Proposed NEPA Rule Goes All-In on Environmental Justice

Monday, August 28, 2023

The Council on Environmental Quality (CEQ) published its proposed Phase II National Environmental Policy Act (NEPA) rule on July 31, 2023. The proposed rule makes good on Biden Administration promises to undo some of the NEPA rule changes adopted in 2020 by the Trump CEQ, implements statutory amendments to NEPA enacted June 3, 2023, in the Fiscal Responsibility Act, and proposes new and revised environmental impact assessment practices in the name of NEPA modernization.

Among the latter set of changes are provisions that will integrate “environmental justice” (EJ) into numerous aspects of federal decisionmaking subject to NEPA.

Federal agency EJ practice has been grounded for decades on E.O. No. 12898, issued by President Clinton in 1994. That Executive Order, Federal Actions to Address Environmental Justice in Minority Populations and Low-Income Populations, led to CEQ EJ Guidance based on NEPA in 1997. Earlier this year, President Biden issued E.O. No. 14096, Revitalizing Our Nation’s Commitment to Environmental Justice for All, affirming a governmentwide commitment to EJ in federal decisionmaking.

For the first time, however, the federal government is now proposing to embody EJ practice in the NEPA regulations. The following sections of the proposed regulations, if finalized, will integrate EJ explicitly into the NEPA review and decisionmaking process.

EJ Definition. Proposed 1508.1(k) would define, for the first time, “environmental justice” as “the just treatment and meaningful involvement of all people, regardless of income, race, color, national origin, Tribal affiliation, or disability, in agency decision making and other Federal activities that affect human health and the environment so that people:

(1) Are fully protected from disproportionate and adverse human health and environmental effects (including risks) and hazards, including those related to climate change, the cumulative impacts of environmental and other burdens, and the legacy of racism or other structural or systemic barriers; and

(2) Have equitable access to a healthy, sustainable, and resilient environment in which to live, play, work, learn, grow, worship, and engage in cultural and subsistence practices.”

This definition builds upon both the long-standing EPA procedural definition of EJ (fair treatment and meaningful involvement) as well as terminology used in the recent Biden Executive Order. The equitable access portion of the definition echoes NEPA §101(b) policies to assure for all Americans “safe, healthful, productive, and esthetically and culturally pleasing surroundings,” preserve “important historic, cultural, and natural aspects of our national heritage, and maintain, wherever possible, an environment which supports diversity and variety of individual choice,” and achieve outcomes “which will permit high standards of living and a wide sharing of life’s amenities.” For the first time, moreover, the CEQ regulations would expressly call out the goals that NEPA 101(b) identifies. “In §1500.1(a)(1), CEQ proposes to retain the sentence summarizing section 101(a) of NEPA and add a second sentence summarizing section 101(b) to clarify that agencies also should accomplish the purposes described in section 101(b) through NEPA reviews.” 88 Fed. Reg. at 49930.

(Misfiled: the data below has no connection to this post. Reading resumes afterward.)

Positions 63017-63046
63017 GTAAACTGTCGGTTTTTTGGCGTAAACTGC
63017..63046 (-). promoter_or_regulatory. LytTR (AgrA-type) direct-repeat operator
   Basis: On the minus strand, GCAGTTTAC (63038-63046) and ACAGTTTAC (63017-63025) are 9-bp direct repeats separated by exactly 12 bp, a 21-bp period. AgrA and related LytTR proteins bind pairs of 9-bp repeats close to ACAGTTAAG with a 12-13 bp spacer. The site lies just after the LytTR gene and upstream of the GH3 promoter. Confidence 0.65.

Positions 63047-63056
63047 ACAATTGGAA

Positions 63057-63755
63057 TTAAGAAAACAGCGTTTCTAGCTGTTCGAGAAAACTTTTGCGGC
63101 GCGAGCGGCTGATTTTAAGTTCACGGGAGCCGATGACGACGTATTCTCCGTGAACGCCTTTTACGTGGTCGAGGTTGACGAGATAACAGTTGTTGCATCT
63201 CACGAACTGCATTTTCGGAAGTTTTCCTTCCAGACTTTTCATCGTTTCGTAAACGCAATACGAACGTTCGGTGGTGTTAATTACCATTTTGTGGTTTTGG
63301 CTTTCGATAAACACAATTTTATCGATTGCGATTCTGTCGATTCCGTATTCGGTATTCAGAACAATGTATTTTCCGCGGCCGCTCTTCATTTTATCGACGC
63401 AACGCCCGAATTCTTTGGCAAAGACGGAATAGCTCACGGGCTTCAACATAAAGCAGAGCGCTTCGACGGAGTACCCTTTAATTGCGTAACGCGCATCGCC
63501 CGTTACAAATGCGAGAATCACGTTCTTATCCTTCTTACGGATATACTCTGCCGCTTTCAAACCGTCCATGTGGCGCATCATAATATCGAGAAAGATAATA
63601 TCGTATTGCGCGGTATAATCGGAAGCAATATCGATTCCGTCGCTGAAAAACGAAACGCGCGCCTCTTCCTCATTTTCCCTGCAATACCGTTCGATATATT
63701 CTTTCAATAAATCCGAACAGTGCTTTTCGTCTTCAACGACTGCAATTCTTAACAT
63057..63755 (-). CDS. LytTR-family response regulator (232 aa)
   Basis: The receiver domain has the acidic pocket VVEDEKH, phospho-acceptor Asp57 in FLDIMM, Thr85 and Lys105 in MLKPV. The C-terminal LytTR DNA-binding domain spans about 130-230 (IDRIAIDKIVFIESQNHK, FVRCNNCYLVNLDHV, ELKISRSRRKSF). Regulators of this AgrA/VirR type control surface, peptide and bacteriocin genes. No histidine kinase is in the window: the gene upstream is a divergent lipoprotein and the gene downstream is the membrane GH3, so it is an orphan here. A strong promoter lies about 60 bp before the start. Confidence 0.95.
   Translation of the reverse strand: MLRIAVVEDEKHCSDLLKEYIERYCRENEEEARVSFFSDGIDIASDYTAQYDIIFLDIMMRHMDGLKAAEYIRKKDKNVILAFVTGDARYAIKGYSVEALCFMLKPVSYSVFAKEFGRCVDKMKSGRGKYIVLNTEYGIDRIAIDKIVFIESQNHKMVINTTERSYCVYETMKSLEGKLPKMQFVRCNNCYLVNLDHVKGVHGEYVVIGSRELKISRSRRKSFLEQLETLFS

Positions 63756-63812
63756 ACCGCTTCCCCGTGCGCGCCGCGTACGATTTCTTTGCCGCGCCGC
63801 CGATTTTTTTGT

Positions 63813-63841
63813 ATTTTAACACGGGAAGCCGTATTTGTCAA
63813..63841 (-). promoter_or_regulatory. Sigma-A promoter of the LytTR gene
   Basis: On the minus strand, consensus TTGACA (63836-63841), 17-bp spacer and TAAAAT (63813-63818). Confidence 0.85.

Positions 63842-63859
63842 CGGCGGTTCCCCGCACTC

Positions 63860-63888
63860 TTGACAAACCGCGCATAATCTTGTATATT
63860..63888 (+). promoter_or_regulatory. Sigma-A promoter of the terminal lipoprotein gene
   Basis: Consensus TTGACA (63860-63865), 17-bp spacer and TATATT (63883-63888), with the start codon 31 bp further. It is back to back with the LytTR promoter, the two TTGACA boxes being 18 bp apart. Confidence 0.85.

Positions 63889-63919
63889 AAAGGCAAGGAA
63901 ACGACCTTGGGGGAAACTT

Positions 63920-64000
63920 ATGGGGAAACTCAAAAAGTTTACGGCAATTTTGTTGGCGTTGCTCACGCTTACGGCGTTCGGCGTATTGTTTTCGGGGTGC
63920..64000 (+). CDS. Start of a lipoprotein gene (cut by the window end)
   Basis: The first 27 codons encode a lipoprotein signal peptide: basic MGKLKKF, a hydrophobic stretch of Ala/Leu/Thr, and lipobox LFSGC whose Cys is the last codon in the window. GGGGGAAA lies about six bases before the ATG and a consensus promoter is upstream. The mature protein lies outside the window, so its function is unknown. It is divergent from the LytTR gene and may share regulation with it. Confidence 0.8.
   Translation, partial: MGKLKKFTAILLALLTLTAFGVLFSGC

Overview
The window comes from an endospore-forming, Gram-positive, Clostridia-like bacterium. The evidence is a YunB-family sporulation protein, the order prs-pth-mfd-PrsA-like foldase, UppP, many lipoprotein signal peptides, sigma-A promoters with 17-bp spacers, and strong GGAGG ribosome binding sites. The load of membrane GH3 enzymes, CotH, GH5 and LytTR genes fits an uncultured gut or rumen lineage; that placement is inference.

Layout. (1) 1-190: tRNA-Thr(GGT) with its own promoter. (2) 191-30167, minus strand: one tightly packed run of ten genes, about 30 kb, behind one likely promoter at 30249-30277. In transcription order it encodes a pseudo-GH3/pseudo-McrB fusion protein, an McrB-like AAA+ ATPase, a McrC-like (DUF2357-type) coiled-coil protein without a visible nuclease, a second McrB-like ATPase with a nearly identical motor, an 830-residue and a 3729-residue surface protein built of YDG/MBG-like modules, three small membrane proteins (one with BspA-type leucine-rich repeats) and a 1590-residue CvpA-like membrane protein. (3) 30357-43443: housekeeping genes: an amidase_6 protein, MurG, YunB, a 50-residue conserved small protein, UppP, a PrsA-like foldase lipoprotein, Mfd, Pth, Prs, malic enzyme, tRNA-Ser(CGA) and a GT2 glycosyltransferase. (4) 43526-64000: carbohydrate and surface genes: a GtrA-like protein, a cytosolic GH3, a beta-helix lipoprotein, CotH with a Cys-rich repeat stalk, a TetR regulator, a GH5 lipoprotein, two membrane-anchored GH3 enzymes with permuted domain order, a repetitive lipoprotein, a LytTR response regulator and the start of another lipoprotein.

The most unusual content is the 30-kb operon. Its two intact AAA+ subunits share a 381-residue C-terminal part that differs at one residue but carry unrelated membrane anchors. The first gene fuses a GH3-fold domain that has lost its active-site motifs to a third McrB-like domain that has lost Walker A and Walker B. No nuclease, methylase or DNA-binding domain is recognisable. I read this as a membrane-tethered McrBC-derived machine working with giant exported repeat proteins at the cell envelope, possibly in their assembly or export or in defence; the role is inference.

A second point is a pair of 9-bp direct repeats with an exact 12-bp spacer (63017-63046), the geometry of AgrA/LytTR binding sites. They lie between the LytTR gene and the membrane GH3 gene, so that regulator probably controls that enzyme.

The new definition’s use of the term “disproportionate and adverse human health and environmental effects” reflects a shift that was made in the Biden EJ Executive Order in April of this year—substituting a concern for “disproportionate and adverse effects” presumably for any communities, in place of the long-standing “disproportionality high and adverse impacts (DHAI)” terminology used in the 1994 Clinton Executive Order that was explicitly focused on defined minority and low-income communities. The shift may be an attempt to recognize that disproportionate and adverse effects may come in many forms while avoiding (at least for NEPA analysis) a determination in the regulations themselves of what may be disproportionately “high” or not in comparison to some other community.

Policy. The proposed regulations include some important amendments to the proposal to restore the policy section of the NEPA regulations (which had been entirely deleted by the 2020 rule). CEQ, in proposing to restore the 1978 language, has proposed additions to the policies on “public engagement” and “reasonable alternatives” to ensure that EJ is integral to agency NEPA practice. See proposed §1500.2 [Added language is italicized]:

“Federal agencies shall to the fullest extent possible. . . . (d) Encourage and facilitate public engagement in decisions that affect the quality of the human environment, including meaningful engagement with communities with environmental justice concerns, which often include communities of color, low-income communities, indigenous communities, and Tribal communities. (e) Use the NEPA process to identify and assess the reasonable alternatives to proposed actions that will avoid or minimize adverse effects of these actions upon the quality of the human environment, such as alternatives that will reduce climate change-related effects or address adverse health and environmental effects that disproportionately affect communities with environmental justice concerns.”